Tuesday, 18 December 2012

A Little Gem and Right on our Doorstep

Just when you think you know an area like the back of your hand, something pops up out of nowhere to put you back in you place.  It all began when Jean-Marc tasted a sample of really lovely St-Emilion 2011 and asked me to go and check out the property first hand to see if the sample matched the wine in barrel.

All I had to go on was a mobile number of one Monsieur Cazenave in Saint-Genes des Castillon. I called at least five times the first four were answered but all I could hear was a muffled voice swearing in French at “poches!, trop de poches!, pourquoi les portables si petit, c’est la m***e!” However, on the last call Monsieur Cazenave had managed to get his minuscule mobile out of one of his many pockets and was in fine form!

I asked if I could come and visit his cellar to taste his wines which he was very happy about and then proceeded to tell me in the greatest detail (reminiscent of a Fast Show sketch)  “turn left after the rotting log then you’ll see a mushroom, turn right here……” and so on.  We agreed to meet on Monday at nine in the morning but I would have to call 35 minutes before so he could meet me at the cellar.

A bitterly cold Monday soon came and so I called Monsieur Cazenave as agreed. Sure enough, on the fifth call he duly answered but by now I was only 10 minutes away so I had to stop and have a coffee to delay my arrival; the last thing you want to be doing in this situation is be early!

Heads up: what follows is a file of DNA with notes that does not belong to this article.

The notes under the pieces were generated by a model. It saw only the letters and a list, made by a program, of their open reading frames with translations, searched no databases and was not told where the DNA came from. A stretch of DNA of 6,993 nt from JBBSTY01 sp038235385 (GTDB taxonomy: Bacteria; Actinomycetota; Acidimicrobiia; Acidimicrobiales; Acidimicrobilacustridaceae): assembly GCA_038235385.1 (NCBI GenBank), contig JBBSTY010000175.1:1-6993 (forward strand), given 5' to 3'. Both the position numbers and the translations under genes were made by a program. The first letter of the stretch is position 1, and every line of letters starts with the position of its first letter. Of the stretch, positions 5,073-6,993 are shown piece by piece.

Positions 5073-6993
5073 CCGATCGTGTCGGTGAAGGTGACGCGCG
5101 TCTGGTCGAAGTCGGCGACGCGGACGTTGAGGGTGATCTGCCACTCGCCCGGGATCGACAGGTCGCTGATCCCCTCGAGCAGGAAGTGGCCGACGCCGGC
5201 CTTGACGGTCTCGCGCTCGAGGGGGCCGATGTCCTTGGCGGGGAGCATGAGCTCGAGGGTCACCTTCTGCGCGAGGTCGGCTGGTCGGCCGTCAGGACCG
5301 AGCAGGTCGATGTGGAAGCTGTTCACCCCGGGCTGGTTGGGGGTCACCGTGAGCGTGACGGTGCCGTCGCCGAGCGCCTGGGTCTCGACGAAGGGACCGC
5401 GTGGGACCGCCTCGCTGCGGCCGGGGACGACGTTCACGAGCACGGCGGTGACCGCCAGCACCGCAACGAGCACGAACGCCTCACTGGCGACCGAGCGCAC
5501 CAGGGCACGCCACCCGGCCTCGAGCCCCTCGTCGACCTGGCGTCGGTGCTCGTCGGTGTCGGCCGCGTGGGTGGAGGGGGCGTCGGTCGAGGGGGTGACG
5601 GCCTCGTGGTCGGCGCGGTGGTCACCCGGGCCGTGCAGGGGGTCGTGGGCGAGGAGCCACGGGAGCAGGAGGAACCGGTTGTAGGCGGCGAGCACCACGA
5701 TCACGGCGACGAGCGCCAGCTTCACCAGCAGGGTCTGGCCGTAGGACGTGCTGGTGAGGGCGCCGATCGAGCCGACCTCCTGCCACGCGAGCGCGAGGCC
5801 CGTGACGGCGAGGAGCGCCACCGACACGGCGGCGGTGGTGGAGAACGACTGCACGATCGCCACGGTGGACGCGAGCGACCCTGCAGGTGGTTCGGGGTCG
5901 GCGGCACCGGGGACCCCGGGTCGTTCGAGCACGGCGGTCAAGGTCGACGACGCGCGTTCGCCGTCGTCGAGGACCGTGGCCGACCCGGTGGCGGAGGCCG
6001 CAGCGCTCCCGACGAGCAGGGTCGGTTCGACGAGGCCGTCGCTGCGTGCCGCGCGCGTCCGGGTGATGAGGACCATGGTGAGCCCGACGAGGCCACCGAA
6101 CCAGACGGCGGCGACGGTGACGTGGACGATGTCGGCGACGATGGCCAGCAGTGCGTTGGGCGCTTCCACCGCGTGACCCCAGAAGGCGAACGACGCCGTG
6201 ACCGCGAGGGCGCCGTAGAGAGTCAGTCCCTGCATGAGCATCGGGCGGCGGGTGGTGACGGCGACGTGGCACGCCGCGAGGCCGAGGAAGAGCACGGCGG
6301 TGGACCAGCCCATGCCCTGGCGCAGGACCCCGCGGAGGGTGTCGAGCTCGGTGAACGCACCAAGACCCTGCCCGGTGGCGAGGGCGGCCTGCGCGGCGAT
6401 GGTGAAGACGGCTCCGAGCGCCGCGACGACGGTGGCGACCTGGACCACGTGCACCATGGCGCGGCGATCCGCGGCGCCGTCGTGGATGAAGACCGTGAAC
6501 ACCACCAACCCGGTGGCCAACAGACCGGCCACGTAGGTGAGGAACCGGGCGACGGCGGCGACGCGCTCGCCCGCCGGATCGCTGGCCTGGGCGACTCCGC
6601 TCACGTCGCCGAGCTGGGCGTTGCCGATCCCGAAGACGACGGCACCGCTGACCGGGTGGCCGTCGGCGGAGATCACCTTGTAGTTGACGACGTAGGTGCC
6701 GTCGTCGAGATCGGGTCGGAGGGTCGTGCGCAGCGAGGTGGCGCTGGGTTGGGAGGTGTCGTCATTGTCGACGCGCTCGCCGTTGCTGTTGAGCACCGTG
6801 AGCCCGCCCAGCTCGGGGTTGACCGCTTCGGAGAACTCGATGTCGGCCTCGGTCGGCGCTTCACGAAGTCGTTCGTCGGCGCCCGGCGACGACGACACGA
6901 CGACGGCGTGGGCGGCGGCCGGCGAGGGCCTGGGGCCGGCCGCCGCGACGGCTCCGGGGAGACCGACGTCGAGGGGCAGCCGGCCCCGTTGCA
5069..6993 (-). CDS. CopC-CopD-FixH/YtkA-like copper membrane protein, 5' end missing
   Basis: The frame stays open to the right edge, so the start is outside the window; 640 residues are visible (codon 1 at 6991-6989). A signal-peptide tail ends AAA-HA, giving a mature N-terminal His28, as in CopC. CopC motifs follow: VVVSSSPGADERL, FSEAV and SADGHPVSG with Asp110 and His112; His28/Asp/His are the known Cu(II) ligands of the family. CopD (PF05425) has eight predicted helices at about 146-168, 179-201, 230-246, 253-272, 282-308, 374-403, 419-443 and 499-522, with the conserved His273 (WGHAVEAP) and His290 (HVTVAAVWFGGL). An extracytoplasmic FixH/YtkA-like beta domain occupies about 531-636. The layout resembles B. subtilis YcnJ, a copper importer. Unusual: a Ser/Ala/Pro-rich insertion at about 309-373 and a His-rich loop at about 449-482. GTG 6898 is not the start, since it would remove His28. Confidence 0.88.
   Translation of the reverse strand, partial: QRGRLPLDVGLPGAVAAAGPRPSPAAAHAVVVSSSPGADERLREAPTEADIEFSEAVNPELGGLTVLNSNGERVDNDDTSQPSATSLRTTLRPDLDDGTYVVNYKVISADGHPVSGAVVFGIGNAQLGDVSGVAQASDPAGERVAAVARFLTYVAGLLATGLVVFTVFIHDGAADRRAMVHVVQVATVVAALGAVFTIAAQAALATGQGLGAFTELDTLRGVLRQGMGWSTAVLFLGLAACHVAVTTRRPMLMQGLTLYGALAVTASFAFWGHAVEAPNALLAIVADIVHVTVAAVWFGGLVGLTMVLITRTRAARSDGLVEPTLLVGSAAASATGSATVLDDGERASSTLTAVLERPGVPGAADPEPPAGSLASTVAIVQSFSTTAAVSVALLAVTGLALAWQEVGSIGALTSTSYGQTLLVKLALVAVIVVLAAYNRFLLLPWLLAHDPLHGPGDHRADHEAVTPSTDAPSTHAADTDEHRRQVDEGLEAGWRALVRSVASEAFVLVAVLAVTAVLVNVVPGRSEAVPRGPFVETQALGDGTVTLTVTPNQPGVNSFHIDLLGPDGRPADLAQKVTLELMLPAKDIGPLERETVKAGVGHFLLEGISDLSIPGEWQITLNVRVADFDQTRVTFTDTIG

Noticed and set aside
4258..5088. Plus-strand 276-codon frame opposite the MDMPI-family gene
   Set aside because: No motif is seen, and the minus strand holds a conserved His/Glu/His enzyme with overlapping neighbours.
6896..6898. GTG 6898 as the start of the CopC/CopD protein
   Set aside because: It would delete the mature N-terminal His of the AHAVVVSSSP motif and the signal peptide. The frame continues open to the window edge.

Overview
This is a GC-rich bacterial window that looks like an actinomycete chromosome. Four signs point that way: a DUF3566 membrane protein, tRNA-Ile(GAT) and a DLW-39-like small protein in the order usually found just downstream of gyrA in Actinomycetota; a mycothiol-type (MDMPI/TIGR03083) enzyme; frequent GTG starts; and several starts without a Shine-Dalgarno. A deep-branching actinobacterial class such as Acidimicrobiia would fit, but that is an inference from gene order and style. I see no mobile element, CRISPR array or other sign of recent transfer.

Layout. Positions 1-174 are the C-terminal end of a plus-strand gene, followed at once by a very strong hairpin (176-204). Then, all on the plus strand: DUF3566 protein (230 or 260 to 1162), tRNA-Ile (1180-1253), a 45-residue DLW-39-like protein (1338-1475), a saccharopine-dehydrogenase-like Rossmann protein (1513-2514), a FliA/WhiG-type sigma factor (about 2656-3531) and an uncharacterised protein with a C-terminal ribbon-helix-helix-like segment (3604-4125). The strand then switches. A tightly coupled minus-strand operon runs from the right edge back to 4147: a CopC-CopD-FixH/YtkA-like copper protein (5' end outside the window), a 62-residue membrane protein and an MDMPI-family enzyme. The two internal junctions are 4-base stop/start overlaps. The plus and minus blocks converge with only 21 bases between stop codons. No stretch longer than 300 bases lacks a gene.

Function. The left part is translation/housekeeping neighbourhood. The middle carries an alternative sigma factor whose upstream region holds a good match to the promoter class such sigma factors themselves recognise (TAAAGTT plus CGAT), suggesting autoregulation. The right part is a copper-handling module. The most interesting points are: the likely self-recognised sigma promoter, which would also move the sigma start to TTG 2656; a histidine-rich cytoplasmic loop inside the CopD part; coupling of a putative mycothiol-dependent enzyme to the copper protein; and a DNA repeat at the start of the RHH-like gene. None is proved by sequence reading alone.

I spend much of my daily life (and maybe 99% of my lunchtime life) in an around the village of St-Genes and the road I was instructed to take to get to his cellar I had never even seen!  The road winds into some woodland and down into a little valley bordering St-Emilion and Castillon. Fortunately the detailed directions were inch perfect and I soon saw old Monsieur Cazenave jumping up and down waving his arms.  The tiny vineyards plot was frozen solid and reading -5°C on the car dash but after a strong hand shake I was ushered into the tiny warm cellar.

 Monsiuer Cazenave explained to me that he was now in his mid eighties and had studied winemaking at Bordeaux in the 50s under the legendary professor Emile Peynaud.  He has been the cellar master/winemaker for many châteaux including Haut-Sarpe, Yon Figeac, Jean Mouiex and Canon and hasn’t missed a vintage since 1947!

We taste his wines and they are beautifully made, in a charming, old fashioned style. He told me a story of when the great Emile Peynaud held a tasting for his students and made them taste over-ripe, heavy Bordeaux wines whilst cursing them and saying “trop mûrs, ca jamais tenir la route” (“overripe, they will never last”) and on tasting a pure limestone plateau ripe wine shouting “et voila ca c’est un vin de garde!” (“now that’s a wine to lay down”).  From then on M. Cazenave told me he had always made his wines in the true St.Emilion way.

The barrels were as good as the sample and Monsieur Cazenave explained to me that although he loved making the harvest and the wine he didn’t want to bottle too much wine. It was more work to sell and although he looked years from his eighty odd he was keen on slowing down. So I called JMS immediately and we confirmed the purchase of the single vineyard Château Franc Cantenac wine there and then.

We bottled the wine days later and if you want to taste a true St-Emilion wine made by one of the most experienced winemakers still around I strongly recommend Monsieur Cazenave’s 2011 Château Franc Cantenac.

Thursday, 13 December 2012

Greased Lightning!

Normally I say “what a week that was” but this time I have to say what a month that was! Needless to say, it’s been a very busy past few weeks.